One of the demands of the present research and, in fact, a basic condition for the study of the importance of the leather bag, is to make clear exactly what the bag is. This question is crucial as we do not have enough surviving bags from antiquity, to give it a tangible definition but also because the science of archaeology, using reasonably specialized terminology, has defined a “bag” a specific type of clay vessel. This vessel is considered to have as a model the corresponding leather utensil.5

From the written sources, we find that the basic element of the leather vessels called Askoi are the four feet (podeones) and the neck, which correspond to the legs and the neck of the animal. Besides, the fact that Askos in the ancient literature was one of the Giants who opposed Dionysus, and as punishment the gods flayed him and made his skin the leather container of the same name, indicates that the bag refers to the whole the body of the animal, with all its members, and reminds it directly, so that the above causal myth for its name is connected with an anthropomorphic existence.6

“Bag of Aeolus, that the human body is allegorized”7

Man, always good at being a wineskin, and at times a winesack (ἀεί ποτ ‘εὖ μὲν ἀσκός εὖ δὲ θύλακος ἅνθρωπός ἐστι)
“nature of humans: puffed-up wineskins” (αὕτα φύσις ἀνθρώπων, ἀσκοὶ πεφυσαμένοι)8

“All the bags to be filled with wine (allegorically the Word of the Lord) , they are empty and only have the shape of people”9

In folklore: inflated sack: arrogant but empty man

It is very common to compare the bag with a human, obviously due to the shape of the parts of the bag. The bag, as a clay or leather utensil, reveals the fragility of human nature. Leather and clay are an organic material and therefore perishable.

Picture 5: Red-shaped Askos -Apoulia Italy with Dionysus

In his Self-Critique, 1872, which he titled the “birth of tragedy“, Nietzsche was of the opinion:

“Because in this field philologists still have before them almost everything to discover and dig up! And first of all the problem here, that there is a problem here - and that we have not answered the question: what is the “Dionysian spirit”? the Greeks remain unknown and incomprehensible to us as always.10 On this proposition of Nietzsche, Carl Kerenyi states: “This proposition just remains valid to this day, although scientists will have to reverse it at the same time: the Greeks and its forerunners in Crete must help us to understand that element of their culture which, if understood, will make them understand themselves, that is, the culture of the Greeks and their Cretan forerunners” 11

And from there our search will begin, from the Bronze Age, from Minoan Crete, we will meet the Askos before the discovery of Wine… From the moment Zeus was born, A bee and a goat will lead us….

The Genesis of Transcendence

Picture 6 – Silver drachma of Yrtakinion 3rd century BC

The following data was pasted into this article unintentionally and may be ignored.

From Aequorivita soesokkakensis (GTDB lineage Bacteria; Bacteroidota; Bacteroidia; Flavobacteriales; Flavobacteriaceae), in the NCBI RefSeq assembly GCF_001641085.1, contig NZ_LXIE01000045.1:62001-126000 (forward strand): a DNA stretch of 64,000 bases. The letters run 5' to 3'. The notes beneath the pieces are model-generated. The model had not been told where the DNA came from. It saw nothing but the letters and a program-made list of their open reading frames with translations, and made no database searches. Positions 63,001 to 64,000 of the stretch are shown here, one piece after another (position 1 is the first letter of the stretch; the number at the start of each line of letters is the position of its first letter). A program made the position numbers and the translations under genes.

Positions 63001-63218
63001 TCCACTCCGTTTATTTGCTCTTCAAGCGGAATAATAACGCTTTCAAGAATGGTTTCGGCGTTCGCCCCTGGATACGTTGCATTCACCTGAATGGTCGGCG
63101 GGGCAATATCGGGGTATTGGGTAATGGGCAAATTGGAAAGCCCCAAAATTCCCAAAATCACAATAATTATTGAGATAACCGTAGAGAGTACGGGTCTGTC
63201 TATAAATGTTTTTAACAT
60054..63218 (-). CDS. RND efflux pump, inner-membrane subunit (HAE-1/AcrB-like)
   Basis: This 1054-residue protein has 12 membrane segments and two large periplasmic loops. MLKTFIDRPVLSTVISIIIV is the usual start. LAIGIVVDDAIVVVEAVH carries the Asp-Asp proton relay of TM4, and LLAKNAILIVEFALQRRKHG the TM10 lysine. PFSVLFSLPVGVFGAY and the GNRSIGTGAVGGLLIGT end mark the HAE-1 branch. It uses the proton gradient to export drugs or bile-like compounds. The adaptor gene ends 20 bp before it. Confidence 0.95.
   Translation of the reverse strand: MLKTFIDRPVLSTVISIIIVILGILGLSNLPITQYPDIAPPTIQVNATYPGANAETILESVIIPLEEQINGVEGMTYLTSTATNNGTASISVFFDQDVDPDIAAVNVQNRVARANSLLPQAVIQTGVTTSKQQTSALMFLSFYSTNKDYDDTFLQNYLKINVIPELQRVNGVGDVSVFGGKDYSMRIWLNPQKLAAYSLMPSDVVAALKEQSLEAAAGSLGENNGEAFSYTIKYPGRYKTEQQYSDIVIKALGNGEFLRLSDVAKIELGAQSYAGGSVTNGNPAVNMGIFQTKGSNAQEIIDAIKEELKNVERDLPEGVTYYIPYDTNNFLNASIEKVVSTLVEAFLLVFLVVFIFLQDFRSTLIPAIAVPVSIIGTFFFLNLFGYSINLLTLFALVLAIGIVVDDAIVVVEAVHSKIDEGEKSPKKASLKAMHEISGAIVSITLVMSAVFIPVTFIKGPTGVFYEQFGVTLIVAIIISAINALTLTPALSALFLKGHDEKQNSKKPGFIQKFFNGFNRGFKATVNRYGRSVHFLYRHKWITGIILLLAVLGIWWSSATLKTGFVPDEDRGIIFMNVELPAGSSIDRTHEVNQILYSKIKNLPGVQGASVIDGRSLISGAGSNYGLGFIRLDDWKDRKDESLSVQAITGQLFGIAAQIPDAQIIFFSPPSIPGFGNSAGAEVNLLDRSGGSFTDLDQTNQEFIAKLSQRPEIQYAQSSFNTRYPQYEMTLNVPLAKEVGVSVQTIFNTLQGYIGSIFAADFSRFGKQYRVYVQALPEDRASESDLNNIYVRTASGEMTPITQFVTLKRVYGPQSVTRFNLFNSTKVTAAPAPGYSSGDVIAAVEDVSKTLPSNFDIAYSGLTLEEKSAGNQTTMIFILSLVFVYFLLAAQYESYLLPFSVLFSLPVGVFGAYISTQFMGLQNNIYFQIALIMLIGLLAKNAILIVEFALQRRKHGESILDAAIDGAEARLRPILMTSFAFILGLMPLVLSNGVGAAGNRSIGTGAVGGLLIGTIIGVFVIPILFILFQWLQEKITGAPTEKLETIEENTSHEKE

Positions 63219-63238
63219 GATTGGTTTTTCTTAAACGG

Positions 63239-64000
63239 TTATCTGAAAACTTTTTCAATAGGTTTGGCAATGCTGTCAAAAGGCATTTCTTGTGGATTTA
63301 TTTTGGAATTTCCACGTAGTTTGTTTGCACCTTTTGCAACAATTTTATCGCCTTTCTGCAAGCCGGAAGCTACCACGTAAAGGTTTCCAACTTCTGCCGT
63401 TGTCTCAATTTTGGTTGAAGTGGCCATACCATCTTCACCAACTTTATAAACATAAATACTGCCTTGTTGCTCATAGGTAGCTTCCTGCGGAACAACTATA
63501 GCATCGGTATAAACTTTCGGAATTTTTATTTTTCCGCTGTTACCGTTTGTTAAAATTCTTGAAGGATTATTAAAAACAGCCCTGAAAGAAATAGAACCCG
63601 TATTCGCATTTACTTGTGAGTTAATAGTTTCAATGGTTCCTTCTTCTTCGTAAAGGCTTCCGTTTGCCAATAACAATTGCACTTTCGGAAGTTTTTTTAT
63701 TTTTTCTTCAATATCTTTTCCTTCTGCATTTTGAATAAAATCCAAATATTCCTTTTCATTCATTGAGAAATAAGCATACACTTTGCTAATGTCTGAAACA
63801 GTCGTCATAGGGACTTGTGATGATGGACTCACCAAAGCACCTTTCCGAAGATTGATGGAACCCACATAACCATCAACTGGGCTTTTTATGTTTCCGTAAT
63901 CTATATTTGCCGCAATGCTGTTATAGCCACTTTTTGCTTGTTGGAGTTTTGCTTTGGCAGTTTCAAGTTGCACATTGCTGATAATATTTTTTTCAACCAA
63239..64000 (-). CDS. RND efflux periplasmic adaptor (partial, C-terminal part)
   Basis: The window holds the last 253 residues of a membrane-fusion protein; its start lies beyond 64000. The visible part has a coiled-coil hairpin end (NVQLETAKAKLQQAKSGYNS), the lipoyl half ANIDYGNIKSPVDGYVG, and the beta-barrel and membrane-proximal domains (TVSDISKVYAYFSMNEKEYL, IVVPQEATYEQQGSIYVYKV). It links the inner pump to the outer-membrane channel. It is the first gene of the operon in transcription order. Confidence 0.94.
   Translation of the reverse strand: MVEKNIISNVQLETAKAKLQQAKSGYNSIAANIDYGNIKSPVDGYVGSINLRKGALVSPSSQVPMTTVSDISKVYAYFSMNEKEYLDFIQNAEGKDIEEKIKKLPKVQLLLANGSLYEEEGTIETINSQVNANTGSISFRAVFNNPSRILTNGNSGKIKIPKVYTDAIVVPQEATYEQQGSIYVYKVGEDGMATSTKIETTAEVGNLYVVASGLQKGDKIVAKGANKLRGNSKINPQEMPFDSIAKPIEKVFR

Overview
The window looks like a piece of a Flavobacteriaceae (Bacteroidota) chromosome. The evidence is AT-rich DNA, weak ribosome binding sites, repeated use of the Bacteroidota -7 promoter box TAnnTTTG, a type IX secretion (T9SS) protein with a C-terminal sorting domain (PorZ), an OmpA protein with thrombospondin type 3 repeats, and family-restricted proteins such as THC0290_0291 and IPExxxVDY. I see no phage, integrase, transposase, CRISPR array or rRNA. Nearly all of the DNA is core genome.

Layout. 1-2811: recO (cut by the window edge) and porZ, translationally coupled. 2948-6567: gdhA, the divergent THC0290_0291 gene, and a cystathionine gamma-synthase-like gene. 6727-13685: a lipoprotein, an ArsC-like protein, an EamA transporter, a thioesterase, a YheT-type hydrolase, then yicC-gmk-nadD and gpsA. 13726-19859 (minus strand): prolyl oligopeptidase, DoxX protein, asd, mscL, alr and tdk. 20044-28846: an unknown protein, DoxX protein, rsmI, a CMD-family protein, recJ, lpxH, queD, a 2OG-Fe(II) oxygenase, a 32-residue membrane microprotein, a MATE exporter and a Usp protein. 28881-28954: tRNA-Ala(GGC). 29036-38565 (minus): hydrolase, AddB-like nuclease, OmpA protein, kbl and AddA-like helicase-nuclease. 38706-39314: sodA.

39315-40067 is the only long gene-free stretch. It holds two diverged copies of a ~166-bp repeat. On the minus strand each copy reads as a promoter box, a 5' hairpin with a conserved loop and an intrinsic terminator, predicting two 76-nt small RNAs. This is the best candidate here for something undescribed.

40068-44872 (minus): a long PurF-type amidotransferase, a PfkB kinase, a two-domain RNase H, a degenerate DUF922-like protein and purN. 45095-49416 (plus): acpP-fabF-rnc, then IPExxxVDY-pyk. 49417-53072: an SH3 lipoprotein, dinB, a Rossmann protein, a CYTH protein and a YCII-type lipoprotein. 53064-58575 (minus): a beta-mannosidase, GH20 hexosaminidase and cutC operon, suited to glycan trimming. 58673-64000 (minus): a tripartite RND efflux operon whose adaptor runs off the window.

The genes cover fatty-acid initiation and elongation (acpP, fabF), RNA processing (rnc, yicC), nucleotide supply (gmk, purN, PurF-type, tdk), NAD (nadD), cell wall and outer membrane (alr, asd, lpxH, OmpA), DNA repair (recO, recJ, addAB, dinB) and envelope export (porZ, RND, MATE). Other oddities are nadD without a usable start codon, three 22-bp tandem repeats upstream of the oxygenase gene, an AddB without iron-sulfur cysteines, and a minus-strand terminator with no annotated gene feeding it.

When consciousness mythologizes, either by composing the myth or by meaning the synthesized myth, it does not follow the methods that characterize scientific knowledge, those that govern scientific truth and thus synthesize nature into a system of laws; nor does it follow the methods by which it is diagnosed the historical become, in search of the truth, which is found only with the categories of the intellect.12

With this assumption, we go back to the prehistoric, to the pre-logical centuries. “In the beginning was the Myth” With myth the consciousness rises, taking the first step beyond the animal kingdom. We will take a trip to the first civilization in Europe, the Minoan where the mythology of the bag unfolded.

In Minoan Crete the secret life of nature spreads to human creation and is imbued with special charm and special grace. An anthem to the goddess of nature resounds everywhere, an anthem to joy and life

Picture 7 The Late Minoan sarcophagus of the Holy Trinity of Heraklion,There is a double flute with a horn on the left as we see at the end of the tsambouna

The world to which the Minoan artists take us is a world of plants and animals, of divine epiphanies (Epiphany = the revelation of divinity to the faithful). For a Minoan artist, the world was presented above all in its plant and animal versions. The Minoan pose presupposes the possibility of divine manifestations, that is, “products of the ability you envision that could be considered true‘‘. Thus, the concept of transcendence in the natural world was born 13

At the Birth of Zeus, Rhea his mother deposited him in a Cave (the caves symbolize the birth14)

The bees deposited honey on his lips and the goats milk15

Before people started raising bees, they usually found them in caves. Their sweet food it was the most natural food for the baby who was born in a cave. The milk in the mysterious symbolism, symbolizes the fall in the material world (and immortality) while the wine its elevation16,17. So Homer (Iliad B 157) and Diodorus (5, 70) report that Zeus took the name “aegiochos” because he was raised by the goat (aiga) Amalthea: As for the goat that raised him, Zeus he awarded other honors, but he took from this name Aegiochos (Diodorus, book 5, 70). Which Zeus fled and made her a constellation.

Picture 8 Zeus placed Amalthea in the sky, known as Aiga (Capella)

Hephaestus made the shield of Zeus from the skin of Amalthea, which was impenetrable by arrows and which was the most important weapon of Zeus in the Battle of Titans. Zeus then gave the auspices to Athena. From this fact came the word goat > aegis = the cover, the protection, etc. The shield has the meaning of the sack-body. The sack as a word comes from an anagram of the word askos (sákkos, “sack, bag; sackcloth”)

The goat/aiga (protection - cover) refers to the celestial body primarily and to lower levels of any material animate body. The word AIGA in anagramming gives us the name GAIA which symbolizes the material, geodetic existence of the universe.

Picture 9 - a mosaic with Gaia holding the Horn of Cornucopia or Amalthea

The Kourites were the ones who protected Zeus through dance18 The importance of dance in Greek thought unites gods and people on the same level of existence19, something that will be adopted in the religion of Dionysus20.

Picture 10 Kourites protect the body of Zeus with the “shields”